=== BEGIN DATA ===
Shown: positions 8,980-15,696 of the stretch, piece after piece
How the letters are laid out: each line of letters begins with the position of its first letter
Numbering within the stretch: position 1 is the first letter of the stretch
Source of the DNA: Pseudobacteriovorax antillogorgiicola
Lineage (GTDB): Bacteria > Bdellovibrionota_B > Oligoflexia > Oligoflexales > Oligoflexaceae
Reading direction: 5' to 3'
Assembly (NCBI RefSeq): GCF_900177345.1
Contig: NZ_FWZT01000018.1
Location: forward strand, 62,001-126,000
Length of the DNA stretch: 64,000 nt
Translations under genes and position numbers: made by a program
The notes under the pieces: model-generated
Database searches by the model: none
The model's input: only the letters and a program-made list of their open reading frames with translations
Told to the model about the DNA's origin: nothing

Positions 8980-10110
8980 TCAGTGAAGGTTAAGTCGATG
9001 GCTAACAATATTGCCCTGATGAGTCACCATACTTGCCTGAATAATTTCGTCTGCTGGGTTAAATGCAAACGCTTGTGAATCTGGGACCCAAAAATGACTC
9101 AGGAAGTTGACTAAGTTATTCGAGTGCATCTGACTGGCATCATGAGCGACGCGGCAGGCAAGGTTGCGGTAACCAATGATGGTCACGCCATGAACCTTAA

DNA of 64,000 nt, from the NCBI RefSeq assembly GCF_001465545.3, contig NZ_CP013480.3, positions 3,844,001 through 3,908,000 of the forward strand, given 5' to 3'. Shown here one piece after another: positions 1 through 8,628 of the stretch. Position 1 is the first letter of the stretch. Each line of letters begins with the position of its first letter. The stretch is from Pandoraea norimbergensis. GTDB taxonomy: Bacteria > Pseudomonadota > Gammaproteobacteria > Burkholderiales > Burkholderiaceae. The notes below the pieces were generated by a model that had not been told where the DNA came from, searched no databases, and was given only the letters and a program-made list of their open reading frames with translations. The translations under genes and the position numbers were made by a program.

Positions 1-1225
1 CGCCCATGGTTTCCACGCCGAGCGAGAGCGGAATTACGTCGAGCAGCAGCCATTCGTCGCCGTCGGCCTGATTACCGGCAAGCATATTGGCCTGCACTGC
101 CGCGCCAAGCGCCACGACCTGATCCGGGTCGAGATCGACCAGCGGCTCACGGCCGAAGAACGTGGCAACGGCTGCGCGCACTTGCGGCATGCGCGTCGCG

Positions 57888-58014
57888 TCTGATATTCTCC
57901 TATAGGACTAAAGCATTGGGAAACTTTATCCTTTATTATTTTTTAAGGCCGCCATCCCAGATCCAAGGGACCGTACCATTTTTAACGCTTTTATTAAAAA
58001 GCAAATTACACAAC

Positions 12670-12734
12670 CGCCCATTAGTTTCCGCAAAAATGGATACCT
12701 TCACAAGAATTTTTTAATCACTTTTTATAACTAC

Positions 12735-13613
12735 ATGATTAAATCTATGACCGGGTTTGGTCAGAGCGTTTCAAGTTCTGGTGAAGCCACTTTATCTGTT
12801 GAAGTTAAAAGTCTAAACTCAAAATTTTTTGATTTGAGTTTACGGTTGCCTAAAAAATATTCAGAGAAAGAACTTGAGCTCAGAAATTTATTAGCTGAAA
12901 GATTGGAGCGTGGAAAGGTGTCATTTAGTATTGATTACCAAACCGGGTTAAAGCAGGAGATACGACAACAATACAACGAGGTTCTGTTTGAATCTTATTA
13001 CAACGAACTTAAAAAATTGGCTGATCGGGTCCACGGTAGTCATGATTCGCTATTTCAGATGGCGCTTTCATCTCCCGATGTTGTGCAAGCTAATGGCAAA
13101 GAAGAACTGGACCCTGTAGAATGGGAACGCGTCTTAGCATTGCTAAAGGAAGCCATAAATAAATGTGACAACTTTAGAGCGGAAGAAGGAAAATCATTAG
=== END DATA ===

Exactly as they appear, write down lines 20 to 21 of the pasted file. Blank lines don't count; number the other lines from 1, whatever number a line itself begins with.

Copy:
DNA of 64,000 nt, from the NCBI RefSeq assembly GCF_001465545.3, contig NZ_CP013480.3, positions 3,844,001 through 3,908,000 of the forward strand, given 5' to 3'. Shown here one piece after another: positions 1 through 8,628 of the stretch. Position 1 is the first letter of the stretch. Each line of letters begins with the position of its first letter. The stretch is from Pandoraea norimbergensis. GTDB taxonomy: Bacteria > Pseudomonadota > Gammaproteobacteria > Burkholderiales > Burkholderiaceae. The notes below the pieces were generated by a model that had not been told where the DNA came from, searched no databases, and was given only the letters and a program-made list of their open reading frames with translations. The translations under genes and the position numbers were made by a program.

Positions 1-1225